JUNE 4, 2010: A big reduction in meat and dairy consumption is vital if we are to save the planet from environmental disaster, according to a new UN study.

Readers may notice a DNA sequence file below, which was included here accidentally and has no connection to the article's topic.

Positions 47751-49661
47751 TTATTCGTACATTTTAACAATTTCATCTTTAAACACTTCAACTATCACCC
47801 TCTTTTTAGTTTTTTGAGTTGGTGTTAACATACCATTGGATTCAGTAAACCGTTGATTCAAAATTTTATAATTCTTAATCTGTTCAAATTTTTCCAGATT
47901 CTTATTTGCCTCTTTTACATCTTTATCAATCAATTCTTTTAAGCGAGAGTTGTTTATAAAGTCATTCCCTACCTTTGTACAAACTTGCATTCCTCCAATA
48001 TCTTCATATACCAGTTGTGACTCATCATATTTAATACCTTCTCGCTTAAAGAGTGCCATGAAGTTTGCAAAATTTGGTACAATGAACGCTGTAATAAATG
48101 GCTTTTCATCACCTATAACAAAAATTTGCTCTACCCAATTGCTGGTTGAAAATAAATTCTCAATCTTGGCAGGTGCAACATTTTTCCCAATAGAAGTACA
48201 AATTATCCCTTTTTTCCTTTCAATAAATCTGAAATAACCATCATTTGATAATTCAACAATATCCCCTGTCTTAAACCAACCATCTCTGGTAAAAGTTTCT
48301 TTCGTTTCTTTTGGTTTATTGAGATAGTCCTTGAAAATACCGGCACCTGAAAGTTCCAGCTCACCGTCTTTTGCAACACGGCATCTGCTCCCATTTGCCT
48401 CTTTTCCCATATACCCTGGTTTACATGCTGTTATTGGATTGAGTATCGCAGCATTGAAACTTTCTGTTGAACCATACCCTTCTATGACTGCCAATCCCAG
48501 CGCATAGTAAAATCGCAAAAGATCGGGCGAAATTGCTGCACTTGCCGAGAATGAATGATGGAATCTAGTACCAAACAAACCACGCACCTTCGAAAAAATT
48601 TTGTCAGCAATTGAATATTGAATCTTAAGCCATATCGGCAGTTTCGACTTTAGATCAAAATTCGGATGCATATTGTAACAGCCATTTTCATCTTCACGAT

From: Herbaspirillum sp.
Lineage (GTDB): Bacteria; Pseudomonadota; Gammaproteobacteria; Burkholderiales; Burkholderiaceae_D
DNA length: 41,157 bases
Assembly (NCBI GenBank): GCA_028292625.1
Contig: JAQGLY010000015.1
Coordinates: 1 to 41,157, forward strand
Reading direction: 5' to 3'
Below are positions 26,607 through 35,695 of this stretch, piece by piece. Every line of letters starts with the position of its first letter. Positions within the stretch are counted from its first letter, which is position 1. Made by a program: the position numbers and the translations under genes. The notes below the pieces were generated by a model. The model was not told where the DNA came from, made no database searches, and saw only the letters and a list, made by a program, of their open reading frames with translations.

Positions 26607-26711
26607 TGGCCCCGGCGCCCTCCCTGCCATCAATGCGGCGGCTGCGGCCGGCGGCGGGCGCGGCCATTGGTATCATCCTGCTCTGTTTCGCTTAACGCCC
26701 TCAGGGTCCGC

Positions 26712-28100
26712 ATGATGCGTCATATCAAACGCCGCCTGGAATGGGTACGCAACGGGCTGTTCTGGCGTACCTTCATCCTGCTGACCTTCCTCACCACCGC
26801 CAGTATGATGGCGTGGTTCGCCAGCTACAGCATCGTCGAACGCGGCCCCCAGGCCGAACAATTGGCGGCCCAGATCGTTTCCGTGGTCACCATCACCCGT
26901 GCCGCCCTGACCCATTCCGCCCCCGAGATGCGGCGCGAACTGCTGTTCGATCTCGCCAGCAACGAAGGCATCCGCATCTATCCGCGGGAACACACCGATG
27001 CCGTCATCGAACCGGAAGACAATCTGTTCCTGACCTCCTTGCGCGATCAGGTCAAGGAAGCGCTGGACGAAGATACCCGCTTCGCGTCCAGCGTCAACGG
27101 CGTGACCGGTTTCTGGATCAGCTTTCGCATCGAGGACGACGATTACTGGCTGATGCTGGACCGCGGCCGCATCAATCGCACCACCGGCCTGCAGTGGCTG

But the assertion has frustrated British livestock farmers who have made substantial carbon footprint improvements in recent years – and they argue livestock farming can actually help to maintain the environment. As the global population soars towards 9 billion people by 2050, the UN study says current levels of meat and dairy consumption are unsustainable. The report comes from the UN Environment Programme’s international panel of sustainable resource management. It identifies agriculture and food consumption as one of the most important drivers of environmental pressures, especially habitat change, climate change, water use and toxic emissions. The only answer is to find an alternative diet, it asserts. “Animal products, both meat and dairy, in general require more resources and cause higher emissions than plant-based alternatives. “Unlike fossil fuels, it is difficult to look for alternatives: people have to eat. A substantial reduction of impacts would only be possible with a substantial worldwide diet change, away from animal products,” it says. But the report has been criticised by British producers who say livestock production, as performed in the UK, is actually good for the environment. More than 60 per cent of British agricultural land is grassland and much of it, particularly the hills and uplands, is unsuitable for other crops. Semi-permanent rough grazing and improved grasslands play a vital role in locking up carbon dioxide and regulating the flow of rain into water courses. Without livestock farming those natural resources would be abandoned and would die, they argue.

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